MPs call for national ban on microbeads in cosmetics

A tiny copepod which has ingested microbeads from a facewash. The beads are seen shining blue. Picture: Contributed
A tiny copepod which has ingested microbeads from a facewash. The beads are seen shining blue. Picture: Contributed
Share this article
Have your say

The UK should impose a national ban on plastic microbeads being used in cosmetic products because of the threat they pose to marine life, human health and the environment, according to MPs.

The call comes in response to a new report from the UK parliament’s Environmental Audit Committee (EAC).

Microplastic pollution comes from the fragmentation of larger pieces of plastic waste, small synthetic fibres from clothing and from microbeads used in products such as exfoliating scrubs, toothpaste and shower gels.

It is estimated that 86 tonnes of microplastics are released into the environment in the UK every year through facial exfoliants alone.

Most large cosmetics companies have made voluntary commitments to phase out microbeads by 2020, but committee members believe a legal ban should be put in place by the end of 2017.

“Trillions of tiny pieces of plastic are accumulating in the world’s oceans, lakes and estuaries, harming marine life and entering the food chain,” said EAC chair Mary Creagh.

“We need a full legal ban, preferably at an international level as pollution does not respect borders.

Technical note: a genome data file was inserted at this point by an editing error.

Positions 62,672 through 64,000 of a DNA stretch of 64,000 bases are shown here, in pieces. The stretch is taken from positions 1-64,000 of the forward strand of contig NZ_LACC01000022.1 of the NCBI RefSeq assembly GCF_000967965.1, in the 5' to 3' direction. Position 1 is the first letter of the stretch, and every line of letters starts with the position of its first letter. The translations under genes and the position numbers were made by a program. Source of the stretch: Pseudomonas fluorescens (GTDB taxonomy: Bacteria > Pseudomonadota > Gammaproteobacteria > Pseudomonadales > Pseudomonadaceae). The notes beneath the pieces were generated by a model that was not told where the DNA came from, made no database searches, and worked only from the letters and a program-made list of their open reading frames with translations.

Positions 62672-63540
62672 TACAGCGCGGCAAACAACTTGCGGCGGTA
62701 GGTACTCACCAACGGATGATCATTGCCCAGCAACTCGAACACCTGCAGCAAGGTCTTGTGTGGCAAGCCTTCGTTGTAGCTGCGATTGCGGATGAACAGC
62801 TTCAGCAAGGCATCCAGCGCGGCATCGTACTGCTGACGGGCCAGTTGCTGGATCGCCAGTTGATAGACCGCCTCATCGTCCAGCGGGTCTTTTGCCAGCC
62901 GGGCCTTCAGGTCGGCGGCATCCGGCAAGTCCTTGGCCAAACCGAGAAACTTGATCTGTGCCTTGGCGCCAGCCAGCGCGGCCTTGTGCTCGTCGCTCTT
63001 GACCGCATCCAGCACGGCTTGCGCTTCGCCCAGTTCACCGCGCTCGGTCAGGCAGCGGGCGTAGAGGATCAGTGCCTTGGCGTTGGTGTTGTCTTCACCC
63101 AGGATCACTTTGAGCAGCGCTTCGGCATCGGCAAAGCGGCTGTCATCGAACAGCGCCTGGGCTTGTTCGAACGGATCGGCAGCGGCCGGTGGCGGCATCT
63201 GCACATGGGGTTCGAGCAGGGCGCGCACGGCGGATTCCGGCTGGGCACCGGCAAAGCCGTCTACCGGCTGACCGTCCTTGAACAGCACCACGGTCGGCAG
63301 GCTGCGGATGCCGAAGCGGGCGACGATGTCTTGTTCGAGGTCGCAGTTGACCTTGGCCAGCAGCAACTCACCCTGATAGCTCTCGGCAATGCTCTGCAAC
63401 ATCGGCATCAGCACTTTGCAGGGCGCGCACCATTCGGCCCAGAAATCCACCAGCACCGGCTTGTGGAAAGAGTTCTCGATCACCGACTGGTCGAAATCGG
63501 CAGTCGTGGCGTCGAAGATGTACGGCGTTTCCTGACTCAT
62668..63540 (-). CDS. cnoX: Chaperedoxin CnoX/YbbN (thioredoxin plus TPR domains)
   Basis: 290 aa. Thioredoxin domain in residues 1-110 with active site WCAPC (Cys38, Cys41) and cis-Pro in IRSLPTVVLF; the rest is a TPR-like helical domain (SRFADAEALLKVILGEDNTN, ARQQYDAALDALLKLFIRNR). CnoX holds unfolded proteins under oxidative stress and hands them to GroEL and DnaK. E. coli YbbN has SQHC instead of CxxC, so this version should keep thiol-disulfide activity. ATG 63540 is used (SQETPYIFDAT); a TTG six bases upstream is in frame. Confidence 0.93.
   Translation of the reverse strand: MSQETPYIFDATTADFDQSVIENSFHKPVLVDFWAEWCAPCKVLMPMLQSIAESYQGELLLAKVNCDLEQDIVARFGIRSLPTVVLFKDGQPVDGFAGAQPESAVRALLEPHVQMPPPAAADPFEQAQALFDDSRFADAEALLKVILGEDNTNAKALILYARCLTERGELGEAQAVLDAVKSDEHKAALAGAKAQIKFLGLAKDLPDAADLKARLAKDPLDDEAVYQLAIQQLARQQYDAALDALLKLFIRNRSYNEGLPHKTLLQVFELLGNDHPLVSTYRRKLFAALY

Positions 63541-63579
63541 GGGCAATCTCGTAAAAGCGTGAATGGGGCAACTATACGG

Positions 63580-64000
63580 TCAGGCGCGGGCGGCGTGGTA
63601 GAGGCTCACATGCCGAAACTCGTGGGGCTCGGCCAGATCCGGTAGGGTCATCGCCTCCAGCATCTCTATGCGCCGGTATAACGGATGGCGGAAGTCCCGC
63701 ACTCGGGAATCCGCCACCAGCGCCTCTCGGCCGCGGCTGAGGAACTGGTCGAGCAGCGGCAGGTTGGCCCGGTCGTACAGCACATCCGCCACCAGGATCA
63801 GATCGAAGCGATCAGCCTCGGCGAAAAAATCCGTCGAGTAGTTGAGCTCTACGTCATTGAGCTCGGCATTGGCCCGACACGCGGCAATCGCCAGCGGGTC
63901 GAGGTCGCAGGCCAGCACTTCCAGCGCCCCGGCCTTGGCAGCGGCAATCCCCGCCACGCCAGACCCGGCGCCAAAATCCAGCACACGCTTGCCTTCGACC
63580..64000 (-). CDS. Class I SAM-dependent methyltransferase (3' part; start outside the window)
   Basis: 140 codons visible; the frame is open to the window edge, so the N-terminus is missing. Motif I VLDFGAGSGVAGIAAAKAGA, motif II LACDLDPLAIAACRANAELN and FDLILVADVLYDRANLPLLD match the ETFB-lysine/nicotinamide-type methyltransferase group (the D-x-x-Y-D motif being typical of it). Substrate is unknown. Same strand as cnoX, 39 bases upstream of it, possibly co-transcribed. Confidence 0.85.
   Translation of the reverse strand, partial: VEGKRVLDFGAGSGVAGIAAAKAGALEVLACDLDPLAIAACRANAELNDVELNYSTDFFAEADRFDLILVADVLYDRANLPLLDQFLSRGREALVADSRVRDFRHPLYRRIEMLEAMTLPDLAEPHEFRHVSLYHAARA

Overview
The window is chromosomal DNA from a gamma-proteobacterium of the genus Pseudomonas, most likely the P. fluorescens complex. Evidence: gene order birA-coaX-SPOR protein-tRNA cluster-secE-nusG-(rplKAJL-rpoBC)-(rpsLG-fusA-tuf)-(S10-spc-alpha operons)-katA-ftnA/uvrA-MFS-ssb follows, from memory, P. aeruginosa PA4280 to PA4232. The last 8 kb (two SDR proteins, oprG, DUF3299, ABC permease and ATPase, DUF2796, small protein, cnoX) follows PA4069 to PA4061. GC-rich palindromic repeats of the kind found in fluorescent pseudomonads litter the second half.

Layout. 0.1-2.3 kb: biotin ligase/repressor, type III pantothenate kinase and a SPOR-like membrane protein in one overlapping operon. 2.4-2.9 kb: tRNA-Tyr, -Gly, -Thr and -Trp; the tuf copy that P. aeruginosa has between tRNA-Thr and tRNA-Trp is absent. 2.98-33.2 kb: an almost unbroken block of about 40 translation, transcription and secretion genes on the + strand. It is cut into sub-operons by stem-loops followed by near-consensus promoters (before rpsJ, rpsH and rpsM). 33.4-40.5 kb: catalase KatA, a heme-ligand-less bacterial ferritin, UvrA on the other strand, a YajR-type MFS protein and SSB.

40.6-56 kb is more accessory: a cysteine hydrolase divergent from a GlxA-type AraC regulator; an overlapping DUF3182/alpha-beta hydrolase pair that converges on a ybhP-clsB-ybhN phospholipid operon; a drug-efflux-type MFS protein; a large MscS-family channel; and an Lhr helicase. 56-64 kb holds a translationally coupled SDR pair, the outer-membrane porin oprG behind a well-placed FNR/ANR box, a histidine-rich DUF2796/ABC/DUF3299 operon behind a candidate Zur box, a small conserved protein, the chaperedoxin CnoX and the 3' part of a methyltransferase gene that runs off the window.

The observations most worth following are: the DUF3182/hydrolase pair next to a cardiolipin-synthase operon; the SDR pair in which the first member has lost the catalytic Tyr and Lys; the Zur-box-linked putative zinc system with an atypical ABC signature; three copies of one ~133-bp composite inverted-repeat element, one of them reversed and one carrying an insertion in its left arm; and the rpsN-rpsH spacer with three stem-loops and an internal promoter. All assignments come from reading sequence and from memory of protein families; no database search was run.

“If this isn’t possible after our vote to leave the EU, then the government should introduce a national ban.

“The best way to reduce this pollution is to prevent plastic being flushed into the sea in the first place.”

Plastic debris is rapidly accumulating in the world’s oceans, at the rate of eight million tonnes every year.

Much is made up of large items such as fishing gear, bottles and plastic bags, but the dominant type is microplastics – up to 51 trillion particles in oceans worldwide.

There has been little research into the impacts of microplastics on marine life, human health or the economy.

The University of Exeter’s Professor Tamara Galloway, a marine pollution expert who gave evidence to the EAC, said a ban would be a “welcome step in the right direction”.

“Our research has shown that many marine animals ingest microbeads, mistaking them for food,” she said.

“They can become lodged in the animal’s gut and prevent them from eating nutritious food. They can also pass chemicals into the animal’s tissues.

“When these animals are eaten, the microplastics and the chemicals they contain can be passed through the food chain too. It has been estimated that an average plate of oysters could contain up to 50 plastic particles.

“We don’t yet have any evidence for the harm that this might cause, but most people would probably prefer not to be eating microbeads with their food.”